The Doctor’s Advocate | First Quarter 2018
Nurse Practitioner Closed Claims Study
We rigorously analyze the claims experience of our 80,000 members and translate the findings into patient safety initiatives that protect our members and their patients. Analyzing the collective experience of nurse practitioners and physicians provides broader, more reliable information.
We hope that the information presented here will prompt nurse practitioners and physicians to collaborate with colleagues and hospital leaders to identify system weaknesses, thereby reducing the risk of harm to patients. Read the full study at thedoctors.com/npstudy.
We analyzed 67 claims* against nurse practitioners (NPs) that closed over a six-year period from January 2011 through December 2016. These claims arose in family medicine (FM) and internal medicine (IM) practices. To provide context, we compared the NP claims with 1,358 FM and IM claims that closed during the same time period. If a claim was against both the FM or IM physician and the NP, we eliminated it from this study to avoid counting the same claim twice.
We included cases that closed within the study’s time frame regardless of how the claim or suit was resolved. This approach helped us to better understand what motivates patients to pursue claims and to gain a broader overview of the system failures and processes that resulted in patient harm.
Our approach to studying these malpractice claims began by reviewing plaintiffs’/patients’ allegations, giving us insights into the perspectives and motivations for filing claims and lawsuits. We then looked at patients’ injuries to understand the full scope of harm. Physician and nurse practitioner experts for both the plaintiffs/patients and the defendants/nurse practitioners/physicians reviewed claims and conducted medical record reviews. Our clinical analysts drew from these sources to gain an accurate and unbiased understanding of the events that lead to actual patient injuries.
Nurse practitioner or physician reviewers evaluated each claim to determine whether the standard of care was met. The factors that contributed to claims included clinical judgment, patient factors, communication, clinical systems, clinical environments, and documentation.
Our team studied all aspects of the claims and, using benchmarked data, identified risk mitigation strategies that nurse practitioners and their physician partners can use to decrease the risks of injury, thereby improving the quality of care.
Limitations: We did not take the following state differences in NP scope of practice (SOP) into consideration because the number of claims in each category would likely lack statistical significance:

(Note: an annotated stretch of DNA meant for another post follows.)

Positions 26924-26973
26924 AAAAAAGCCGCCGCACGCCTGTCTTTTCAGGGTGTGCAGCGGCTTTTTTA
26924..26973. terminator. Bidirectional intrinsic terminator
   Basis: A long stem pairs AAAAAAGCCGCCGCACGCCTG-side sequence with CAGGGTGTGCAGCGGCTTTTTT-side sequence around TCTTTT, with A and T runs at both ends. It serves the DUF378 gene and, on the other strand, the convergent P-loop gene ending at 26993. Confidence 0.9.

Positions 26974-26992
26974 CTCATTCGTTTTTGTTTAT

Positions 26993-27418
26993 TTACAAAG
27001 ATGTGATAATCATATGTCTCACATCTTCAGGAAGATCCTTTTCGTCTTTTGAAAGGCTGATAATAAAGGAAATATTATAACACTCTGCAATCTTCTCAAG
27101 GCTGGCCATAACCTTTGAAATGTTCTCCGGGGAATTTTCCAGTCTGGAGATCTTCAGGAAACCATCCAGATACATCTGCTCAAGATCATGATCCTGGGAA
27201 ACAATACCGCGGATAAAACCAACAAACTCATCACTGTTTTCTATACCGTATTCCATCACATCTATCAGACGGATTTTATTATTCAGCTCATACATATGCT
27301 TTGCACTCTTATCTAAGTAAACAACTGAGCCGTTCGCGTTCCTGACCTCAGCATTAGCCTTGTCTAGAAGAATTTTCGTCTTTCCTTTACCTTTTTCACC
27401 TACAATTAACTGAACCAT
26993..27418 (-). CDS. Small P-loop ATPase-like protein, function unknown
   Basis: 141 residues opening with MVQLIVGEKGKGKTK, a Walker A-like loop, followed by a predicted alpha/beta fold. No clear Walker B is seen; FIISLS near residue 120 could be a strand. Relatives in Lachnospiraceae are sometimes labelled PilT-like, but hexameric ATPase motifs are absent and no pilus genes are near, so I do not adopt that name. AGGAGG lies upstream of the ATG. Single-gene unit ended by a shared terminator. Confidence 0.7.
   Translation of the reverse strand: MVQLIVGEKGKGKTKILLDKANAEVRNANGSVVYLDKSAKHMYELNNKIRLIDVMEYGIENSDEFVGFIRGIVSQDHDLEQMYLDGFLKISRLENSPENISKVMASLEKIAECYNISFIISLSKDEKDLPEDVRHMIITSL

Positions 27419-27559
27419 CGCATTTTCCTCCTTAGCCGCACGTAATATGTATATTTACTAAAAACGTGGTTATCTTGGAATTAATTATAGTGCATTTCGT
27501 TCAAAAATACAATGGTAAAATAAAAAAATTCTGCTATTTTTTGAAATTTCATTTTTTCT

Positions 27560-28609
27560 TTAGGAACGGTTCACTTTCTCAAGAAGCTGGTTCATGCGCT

- In 23 states and Washington, DC, NPs have full authority to practice independently. They can evaluate, diagnose, and manage treatment—including ordering and managing medications.
- In 15 states, NPs have reduced practice authority that requires a regulated collaboration agreement with a physician.
- In 12 states, NPs have restricted practice authority that necessitates supervision, delegation, or team management by a physician.
In this study, NP cases included both NPs named individually and those with physician codefendants. Of note: In 12 claims (18 percent), NPs were the only defendants. In 55 claims (82 percent), physicians were codefendants. These cases were eliminated from the FM and IM physician list.
Most Common Patient Allegations
When NPs worked in FM and IM practices, the three most common claim allegations against NPs accounted for 88 percent of their total claim allegations. The top three allegations in claims filed against FMs and IMs accounted for 89 percent of their total claim allegations.
The diagnosis- and medication-related allegation percentages were similar for both NPs and primary care physicians, while medical treatment–related allegations were more common for primary care physicians (see FIGURE 1). The small number of NP claims may lack statistical significance.
Mean and median indemnity payments were lower for NP medication-related and medical treatment–related allegations. For diagnosis-related allegations, the mean indemnity paid was essentially the same for NP and physician claims, and the median indemnity payments were similar.
The indemnity payments for each of these three allegations are listed in FIGURE 2.
Diagnosis-related allegations accounted for 48 percent of claims against NPs. Of these claims, 42 percent involved the diagnosis of malignancy (most frequently breast, colon, lung, ovary, and skin). Other common diagnoses associated with this allegation included acute myocardial infarction (MI), pulmonary and arterial embolism, and venous thrombosis.
Diagnosis-related allegations accounted for 41 percent of claims against FM and IM physicians and commonly involved the diagnosis of malignancy (32 percent). The claims most frequently involved cancers of the lung, prostate, breast, and colon. Other frequent diagnosis-related allegations against primary care physicians included pulmonary embolism/infarction, acute cerebral vascular accident (CVA), acute MI, spinal epidural abscess, and pneumonia.
As illustrated in FIGURES 3 and 4, the final diagnoses in claims with a diagnosis-related allegation were similar for NPs and primary care physicians. The top six diagnoses are the same for both, with the exception of colon cancer (NPs) and prostate cancer (physicians). This conclusion is not surprising considering that nurse practitioners and primary care physicians work in comparable settings and see the same types of patients.